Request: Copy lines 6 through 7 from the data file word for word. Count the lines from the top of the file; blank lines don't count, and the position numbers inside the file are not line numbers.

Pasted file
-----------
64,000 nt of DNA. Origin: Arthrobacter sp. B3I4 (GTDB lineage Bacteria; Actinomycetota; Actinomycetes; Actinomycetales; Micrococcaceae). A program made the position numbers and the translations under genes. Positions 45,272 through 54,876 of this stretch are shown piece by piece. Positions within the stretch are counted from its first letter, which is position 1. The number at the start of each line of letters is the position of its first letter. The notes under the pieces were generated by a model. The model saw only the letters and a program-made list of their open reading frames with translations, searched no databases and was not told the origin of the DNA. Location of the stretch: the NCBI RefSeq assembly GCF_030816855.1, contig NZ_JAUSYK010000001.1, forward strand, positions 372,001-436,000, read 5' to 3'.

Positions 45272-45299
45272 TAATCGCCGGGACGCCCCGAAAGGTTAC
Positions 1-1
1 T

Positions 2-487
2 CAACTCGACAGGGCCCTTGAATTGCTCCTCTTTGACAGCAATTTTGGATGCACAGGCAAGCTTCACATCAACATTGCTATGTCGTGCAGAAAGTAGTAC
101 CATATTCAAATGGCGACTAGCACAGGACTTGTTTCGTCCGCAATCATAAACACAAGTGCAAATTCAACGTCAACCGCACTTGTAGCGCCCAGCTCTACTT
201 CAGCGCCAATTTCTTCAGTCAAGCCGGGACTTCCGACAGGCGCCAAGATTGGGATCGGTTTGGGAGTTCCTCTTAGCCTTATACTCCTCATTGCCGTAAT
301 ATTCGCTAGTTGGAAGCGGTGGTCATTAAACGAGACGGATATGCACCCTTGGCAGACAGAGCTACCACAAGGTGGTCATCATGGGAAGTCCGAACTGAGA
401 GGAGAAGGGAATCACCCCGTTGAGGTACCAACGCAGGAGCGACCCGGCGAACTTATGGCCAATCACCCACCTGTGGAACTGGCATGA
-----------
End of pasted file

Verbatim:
Positions 2-487
2 CAACTCGACAGGGCCCTTGAATTGCTCCTCTTTGACAGCAATTTTGGATGCACAGGCAAGCTTCACATCAACATTGCTATGTCGTGCAGAAAGTAGTAC